That night we moored off-shore in relative solitude. The crew dragged a PA speaker into the foredeck and we took turns to plug our smartphones into it for music. Maeve grabbed her cosmetics and pens so the two of us could cover ourselves in pirate make-up and tattoos. We persuaded a couple of confident fellows to join us in pirate dress and daubings. In time, and as we drank through the remaining beer supplies, the rest of the passengers followed suit and soon we were a raucous, singing and dancing crew of scurvy sea-dogs.We motored another short distance through an increasingly intricate and beautiful island-filled sea, to Rinca, the other big island in the Komodo group. We moored amidst mangroves and took another ranger-led walk, spotting a female dragon before returning to the main camp where many dragons were slumped, as on Komodo. We then made a final stop before reaching Flores, swimming to a perfect spit of white sand that projected from a curving white beach under a perfect little sugarloaf island. Back onboard, as we approached Flores, we lounged on the bow and talked and ribbed each other like old friends.
The crew tied us alongside a much larger, wooden fishing vessel that was on the end of a row of three between us and the solid quayside. We had to climb with our luggage from one lurching deck to the next. Then, on land, the group disintegrated as everyone sought their lodgings for the night. Maeve and I thought south would take us through most of the town and best guesthouses but we walked for over an hour in the thirty-degree heat, rucksacks and backpacks weighing down our sweaty bodies. I limped painfully the whole way. Everywhere wanted at least Rp350 for small, charmless, and sometimes downright filthy, rooms. So we turned back and traversed the entire town to try the northern end. In the centre, we tried our luck at a modern bar called Lounge. They showed us a room above the bar. It had a glass double doorway, handmade wooden shelving, a swinging, suspended bed, and an ensuite made out in wood and stone, with a torrential, scolding-hot shower. It was sumptuous. We got it for Rp300. Our luck was back in.Labuan Bajo is a charming maritime town, set in a hillside crescent. The centre has a handful of cute cafes and restaurants on a main street parallel to the shore, overlooking a large, island-dappled bay full of wonky wooden ships. We watched the sunset from “Sky Bar”, directly above our room. We sipped cold mojitos, our bodies scrubbed and moisturised, wounds treated and dressed. The sun fell right into the water, beyond the ships and triangles of tree covered islands. We had arranged to regroup at a restaurant that the Lonely Planet had placed right in the town centre but we found it to be a car ride away, up the hill. It was fully-booked and none of our new, old friends were there. We ended up back at Lounge, with a couple of strays we’d bumped into in town. Then, by degrees, the entire group except a few of the less social ones gathered and we ate a feast of grilled fish and fresh fruit. We ventured to a couple of bars, as the group dwindled, and I finally left the four remaining people at a hilltop music venue in the wee hours, dancing with locals and some dreadlocked ex-pats.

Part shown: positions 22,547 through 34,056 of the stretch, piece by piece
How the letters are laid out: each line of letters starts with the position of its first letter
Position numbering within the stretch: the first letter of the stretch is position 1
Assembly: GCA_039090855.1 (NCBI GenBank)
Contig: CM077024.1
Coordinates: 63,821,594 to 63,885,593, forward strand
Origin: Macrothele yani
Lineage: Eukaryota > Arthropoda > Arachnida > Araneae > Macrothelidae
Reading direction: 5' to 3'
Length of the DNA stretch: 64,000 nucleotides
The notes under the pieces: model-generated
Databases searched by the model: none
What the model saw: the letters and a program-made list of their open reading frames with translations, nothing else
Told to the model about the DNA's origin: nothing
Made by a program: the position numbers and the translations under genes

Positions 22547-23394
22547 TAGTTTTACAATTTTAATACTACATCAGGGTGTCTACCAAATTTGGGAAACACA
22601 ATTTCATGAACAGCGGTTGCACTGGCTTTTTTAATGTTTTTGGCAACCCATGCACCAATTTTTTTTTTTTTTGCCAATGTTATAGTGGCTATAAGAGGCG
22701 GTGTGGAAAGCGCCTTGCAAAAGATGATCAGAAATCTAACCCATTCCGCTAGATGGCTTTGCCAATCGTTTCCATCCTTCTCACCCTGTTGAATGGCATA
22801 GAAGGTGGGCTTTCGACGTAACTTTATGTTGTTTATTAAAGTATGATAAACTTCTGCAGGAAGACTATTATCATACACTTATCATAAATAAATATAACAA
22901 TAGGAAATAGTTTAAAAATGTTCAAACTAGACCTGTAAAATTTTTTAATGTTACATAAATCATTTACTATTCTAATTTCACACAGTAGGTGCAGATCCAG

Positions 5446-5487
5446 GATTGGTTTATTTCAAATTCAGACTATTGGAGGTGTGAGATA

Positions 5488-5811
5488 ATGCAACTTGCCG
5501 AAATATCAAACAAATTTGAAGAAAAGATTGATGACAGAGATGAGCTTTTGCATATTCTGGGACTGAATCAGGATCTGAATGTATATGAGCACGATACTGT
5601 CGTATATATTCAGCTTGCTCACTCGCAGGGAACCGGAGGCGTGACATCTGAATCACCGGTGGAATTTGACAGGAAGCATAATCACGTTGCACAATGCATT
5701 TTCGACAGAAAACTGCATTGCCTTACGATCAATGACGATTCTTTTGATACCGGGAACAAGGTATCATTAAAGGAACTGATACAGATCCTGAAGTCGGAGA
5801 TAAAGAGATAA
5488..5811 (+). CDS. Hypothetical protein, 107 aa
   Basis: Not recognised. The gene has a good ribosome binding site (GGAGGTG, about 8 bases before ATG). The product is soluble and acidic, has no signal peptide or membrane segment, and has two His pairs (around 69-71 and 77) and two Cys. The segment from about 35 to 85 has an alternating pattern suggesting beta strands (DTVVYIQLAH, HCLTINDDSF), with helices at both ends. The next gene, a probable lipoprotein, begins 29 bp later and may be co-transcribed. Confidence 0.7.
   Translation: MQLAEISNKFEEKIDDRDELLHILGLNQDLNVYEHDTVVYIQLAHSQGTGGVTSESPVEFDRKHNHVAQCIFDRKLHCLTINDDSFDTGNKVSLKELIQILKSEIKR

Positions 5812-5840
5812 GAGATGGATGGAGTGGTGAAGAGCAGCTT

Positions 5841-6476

The next morning we needed to get to Labuan Bajo airport for our flight away from Nusa Tenggara, to Medan, in Sumatra, at the northwestern extreme of Indonesia. Maeve stopped a scooter rider in the street and asked him to take us to the airport. He called the another man standing by a scooter a couple of metres away. We had our ride.
Maeve grabbed a scooter rider, who then acquired another besde us, to take us 1.5 km. Like “you, and… you’ll do”. Saw New steel terminal but half-built. Airport is wooden tower with tiny terminal. Staff enjoying themselves, 3-5 manning each station. Sat on floor. Most flights delayed, worried at missing connection in Denpasar. Our flight left 40 mins late but that wasn’t considered to be delayed.